- Source: Pexels, Ryutaro Tsukata, People walking on spacious concrete square, August 25, 2020
- Source: Shutterstock, Sharon Photo, Octagon Shape building inner court
The Funders Initiative for Civil Society equips funders with the tools they need to understand and anticipate trends in civic space.
FICS analyses drivers of closing civic space and tests new ideas to pushback against civic space restrictions.
FICS moves resources to movements and their allies expanding civic space across the globe.
Source: Shutterstock, Jessica Girvan, Protesters at a KILL THE BILL protest, London, UK, May 1, 2021
Source: Shutterstock, SGr, Soldiers marching in parade
Closing civic space is changing everything. On every continent there are now concerted attacks on the freedoms of assembly, association, and expression. Without these freedoms, people cannot come together freely, work out the answers to our problems, and create better futures for us all.
The closing of civic space is happening at a time when we need these freedoms more than ever. Humanity faces a series of crises. From irreversible climate change to the economic and social inequalities that are pulling societies apart, or a growing intolerance for dissent. Solving these problems demands an open and vibrant civic space.
Our current strategies to defend civic space will only get us so far. We need new ideas and approaches that expand civic space.
FICS exists to analyse civic space, shift funder strategy and practice towards expansion strategies, and resource movements expanding civic space.
FICS believes that the funding community has a special role to play in expanding civic space. Built on our expertise we use analysis, convening, incubation, and experimentation to shift funder strategy and practice on the drivers of closing civic space.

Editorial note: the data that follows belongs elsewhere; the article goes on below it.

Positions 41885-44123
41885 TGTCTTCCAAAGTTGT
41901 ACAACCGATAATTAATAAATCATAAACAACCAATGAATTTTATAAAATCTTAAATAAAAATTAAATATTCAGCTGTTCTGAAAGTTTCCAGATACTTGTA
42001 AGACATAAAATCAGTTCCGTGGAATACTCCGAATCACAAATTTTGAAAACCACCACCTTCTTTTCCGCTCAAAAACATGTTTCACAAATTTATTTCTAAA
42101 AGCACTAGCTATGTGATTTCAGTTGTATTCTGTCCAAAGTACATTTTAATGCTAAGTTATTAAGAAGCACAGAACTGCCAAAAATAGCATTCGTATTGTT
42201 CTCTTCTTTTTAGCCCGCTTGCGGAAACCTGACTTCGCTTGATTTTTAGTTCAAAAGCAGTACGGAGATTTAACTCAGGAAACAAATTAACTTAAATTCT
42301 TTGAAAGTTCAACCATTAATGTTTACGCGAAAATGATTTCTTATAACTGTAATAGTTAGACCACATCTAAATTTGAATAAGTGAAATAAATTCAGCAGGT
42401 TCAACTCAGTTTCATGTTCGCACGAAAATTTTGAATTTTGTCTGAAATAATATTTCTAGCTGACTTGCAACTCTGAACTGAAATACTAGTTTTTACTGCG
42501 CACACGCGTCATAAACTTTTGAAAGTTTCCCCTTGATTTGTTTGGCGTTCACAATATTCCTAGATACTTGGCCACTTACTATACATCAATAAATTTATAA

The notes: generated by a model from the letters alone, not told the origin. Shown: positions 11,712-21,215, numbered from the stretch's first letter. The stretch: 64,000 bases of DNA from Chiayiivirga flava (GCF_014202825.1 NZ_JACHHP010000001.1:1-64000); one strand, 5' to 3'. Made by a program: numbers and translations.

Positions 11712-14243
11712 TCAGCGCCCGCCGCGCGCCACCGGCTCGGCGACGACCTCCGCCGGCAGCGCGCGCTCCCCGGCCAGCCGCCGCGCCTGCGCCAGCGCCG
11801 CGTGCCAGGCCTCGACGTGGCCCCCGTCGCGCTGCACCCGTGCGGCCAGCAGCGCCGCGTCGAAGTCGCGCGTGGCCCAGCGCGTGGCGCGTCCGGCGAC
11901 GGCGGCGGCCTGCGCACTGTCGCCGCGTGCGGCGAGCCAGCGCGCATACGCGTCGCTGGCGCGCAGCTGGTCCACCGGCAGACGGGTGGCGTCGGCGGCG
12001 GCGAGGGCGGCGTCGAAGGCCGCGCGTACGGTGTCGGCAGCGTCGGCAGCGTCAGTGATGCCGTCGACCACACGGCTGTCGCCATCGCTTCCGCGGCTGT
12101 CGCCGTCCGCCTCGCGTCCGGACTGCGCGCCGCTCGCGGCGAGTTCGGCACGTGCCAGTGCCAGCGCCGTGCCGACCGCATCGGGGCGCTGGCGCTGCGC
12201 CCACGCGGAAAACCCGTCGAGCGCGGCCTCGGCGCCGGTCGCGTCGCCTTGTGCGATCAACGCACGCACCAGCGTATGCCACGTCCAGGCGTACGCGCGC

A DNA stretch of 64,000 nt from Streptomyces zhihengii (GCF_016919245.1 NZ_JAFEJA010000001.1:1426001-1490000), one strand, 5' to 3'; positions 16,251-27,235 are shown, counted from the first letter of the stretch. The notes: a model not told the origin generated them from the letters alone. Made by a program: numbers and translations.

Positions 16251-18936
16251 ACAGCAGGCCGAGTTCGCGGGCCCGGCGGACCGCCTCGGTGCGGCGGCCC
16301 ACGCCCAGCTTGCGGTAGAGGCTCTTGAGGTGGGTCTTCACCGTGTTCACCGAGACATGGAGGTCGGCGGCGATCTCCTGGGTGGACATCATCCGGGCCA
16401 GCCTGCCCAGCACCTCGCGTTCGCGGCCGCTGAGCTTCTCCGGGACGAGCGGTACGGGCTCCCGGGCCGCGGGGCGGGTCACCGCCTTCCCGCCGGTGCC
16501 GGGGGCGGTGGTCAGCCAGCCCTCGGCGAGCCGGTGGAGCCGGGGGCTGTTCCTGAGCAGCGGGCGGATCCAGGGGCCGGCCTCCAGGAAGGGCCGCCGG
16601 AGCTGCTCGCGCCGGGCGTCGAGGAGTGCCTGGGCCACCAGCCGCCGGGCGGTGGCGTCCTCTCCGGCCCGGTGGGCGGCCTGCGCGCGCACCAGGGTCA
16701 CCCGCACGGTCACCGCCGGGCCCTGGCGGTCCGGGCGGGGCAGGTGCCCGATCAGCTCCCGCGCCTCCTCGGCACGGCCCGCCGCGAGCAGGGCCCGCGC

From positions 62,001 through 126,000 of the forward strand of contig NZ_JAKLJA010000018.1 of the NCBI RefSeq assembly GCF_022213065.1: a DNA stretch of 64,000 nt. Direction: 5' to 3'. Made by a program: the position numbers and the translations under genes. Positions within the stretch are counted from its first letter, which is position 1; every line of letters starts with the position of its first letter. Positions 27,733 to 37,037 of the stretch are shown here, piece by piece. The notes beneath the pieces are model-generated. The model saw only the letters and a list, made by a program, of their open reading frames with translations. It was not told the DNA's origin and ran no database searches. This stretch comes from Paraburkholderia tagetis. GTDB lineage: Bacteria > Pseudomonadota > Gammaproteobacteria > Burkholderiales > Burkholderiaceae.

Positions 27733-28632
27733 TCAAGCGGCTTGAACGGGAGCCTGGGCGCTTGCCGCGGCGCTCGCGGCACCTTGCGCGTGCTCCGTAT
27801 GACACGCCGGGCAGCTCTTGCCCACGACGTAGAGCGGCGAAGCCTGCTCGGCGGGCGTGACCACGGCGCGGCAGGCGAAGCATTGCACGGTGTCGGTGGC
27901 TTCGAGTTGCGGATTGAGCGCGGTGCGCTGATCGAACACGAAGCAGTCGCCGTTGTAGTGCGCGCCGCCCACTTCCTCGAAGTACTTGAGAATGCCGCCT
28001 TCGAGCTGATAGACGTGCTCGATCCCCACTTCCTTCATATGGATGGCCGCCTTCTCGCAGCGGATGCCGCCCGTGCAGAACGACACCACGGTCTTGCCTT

FICS strives to give funders the tools they need to expand civic space for those advancing democracy, human rights, social and economic justice, and environmental protection for the future. We want to galvanise and influence a broader cross-section of funders to direct resources to disrupt, reform, and transform civic spaces around the world.
Source: Shutterstock, Julian Leshay, Protect Black Women and Girls Banner, New York, USA, July 26, 2020
- Source: Shutterstock, 100 Words, Anti government protestors push shields of riot police during rally, Bangkok, Thailand, November 24, 2021
- Source: Pexels, Yew Hui Tan, Red Balloon on Green Grass Field, July 03, 2021
We do this through:
1. Cutting edge analysis – short term and futures focussed research that keeps funders ahead of the curve in spotting opportunities and threats to civic space. This includes working across the field to map effective strategies while tracking donor resources and distributing learning on what works and what does not.
2. Building the field of funders – FICS activates and inspires a diverse cross section of funders to confront the drivers of closing civic space. Drawing from our analysis we create space for funders to connect, collaborate, and experiment with new ideas to expand civic space.
3. Incubation and resourcing – FICS nurtures pathways for funders and civil society to collaborate and test how resources can be used to expand civic space. We offer grant-making for nascent ideas and
approaches, incubation of new infrastructure for civil society, and new funding mechanisms to help take this work to scale.
At FICS we want funders to move resources to not only “hold the line” and protect activists and actors from downstream harassment, arrests, and abuse, but also to confront the driving forces behind these restrictions. We want to tackle the drivers behind the phenomenon of closing space and move to expansion strategies.
We analyse drivers of civic space. We propose solutions and incubate new ideas. We bring funders together to increase resources for movements expanding civic space.
FICS spoke to more than 150 civil society representatives and funders working across the globe on human rights, equalities, climate change, land rights, corporate power and technological threats, to develop a unique analysis of the systemic drivers of shrinking civic space.
Our analysis, Rethinking Civic Space, lays out how the abuse of counter-terrorism laws and policy, intertwined with increasingly concentrated economic power and threats to democracy and pluralism from regressive political forces has put the shrinking of civic space on a full force trajectory.
FICS concludes that – responding only after activists are under attack is not enough. Civil society organisations urgently need resources to disrupt over-reaching security frameworks, create narratives which value pluralism and equality, and hold economic power in check.